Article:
In the pioneer days of the West we found it an unfailing rule that after a community had existed for a certain length of time either a church was built or else the community began to go downhill. In these old communities in the Eastern States which have gone backward, it is noticeable that the retrogression has been marked and accentuated by a rapid decline in church membership and work: the two facts being so interrelated that each stands to the other partly as a cause and partly as an effect.

This has occurred not only in the “poor white” sections of the South, but in the small hamlets of the “abandoned farm” regions of New England and New York. As the people grow slack and dispirited they slip from all effective interest in church activities; and the building up of a strong country church or Young Men’s Christian Association in such a community often has an astonishing effect in putting such virile life into them that their moral betterment stimulates a marked physical betterment in their homes and farms.

FOR all those whose lives are led on a plane above the grimmest and barest struggle for existence church attendance and church work of some kind mean both the cultivation of the habit of feeling some responsibility for others and the sense of braced moral strength which prevents a relaxation of one’s own fiber.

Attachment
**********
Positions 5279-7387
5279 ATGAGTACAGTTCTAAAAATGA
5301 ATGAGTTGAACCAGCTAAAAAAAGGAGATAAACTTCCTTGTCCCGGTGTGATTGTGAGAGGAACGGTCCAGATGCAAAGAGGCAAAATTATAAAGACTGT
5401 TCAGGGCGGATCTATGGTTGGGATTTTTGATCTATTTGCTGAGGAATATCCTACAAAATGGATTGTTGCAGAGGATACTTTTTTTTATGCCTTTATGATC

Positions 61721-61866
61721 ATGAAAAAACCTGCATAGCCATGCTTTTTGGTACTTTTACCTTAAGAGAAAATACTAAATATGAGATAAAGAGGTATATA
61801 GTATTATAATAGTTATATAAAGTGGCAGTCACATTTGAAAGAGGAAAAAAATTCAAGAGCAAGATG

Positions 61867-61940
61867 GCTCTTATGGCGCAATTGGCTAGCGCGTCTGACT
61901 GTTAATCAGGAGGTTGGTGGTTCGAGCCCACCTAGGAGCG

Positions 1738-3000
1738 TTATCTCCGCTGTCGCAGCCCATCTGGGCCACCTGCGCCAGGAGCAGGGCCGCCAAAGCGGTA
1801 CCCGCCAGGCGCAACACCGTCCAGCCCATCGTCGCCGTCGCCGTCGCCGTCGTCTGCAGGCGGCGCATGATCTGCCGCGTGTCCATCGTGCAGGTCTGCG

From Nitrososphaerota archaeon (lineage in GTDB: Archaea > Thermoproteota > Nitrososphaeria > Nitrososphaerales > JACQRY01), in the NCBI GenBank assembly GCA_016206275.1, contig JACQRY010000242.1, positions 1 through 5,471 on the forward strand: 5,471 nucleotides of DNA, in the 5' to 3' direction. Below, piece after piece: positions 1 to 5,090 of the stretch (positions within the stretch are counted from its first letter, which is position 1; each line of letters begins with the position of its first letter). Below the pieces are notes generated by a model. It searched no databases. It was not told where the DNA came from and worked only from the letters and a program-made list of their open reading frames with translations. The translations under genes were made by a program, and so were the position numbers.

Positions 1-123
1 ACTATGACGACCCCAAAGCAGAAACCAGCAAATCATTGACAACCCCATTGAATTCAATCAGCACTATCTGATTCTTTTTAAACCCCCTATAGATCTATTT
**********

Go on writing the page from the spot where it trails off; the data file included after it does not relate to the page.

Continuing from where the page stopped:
The household in which Sunday is treated merely as a day for easy self-indulgence does not on that day offer an attractive spectacle. Nor in such a household is what occurs on that day a healthy stimulus toward right living for the children. In such a household the master of the house generally rises late. That is all right if his staying in bed means rest for him without meaning added work for somebody else. But, having risen, he merely dawdles half-dressed, smokes and reads the Sunday papers, lounges around the place if nothing more attractive offers itself, and finally goes off to the club or other lounging place.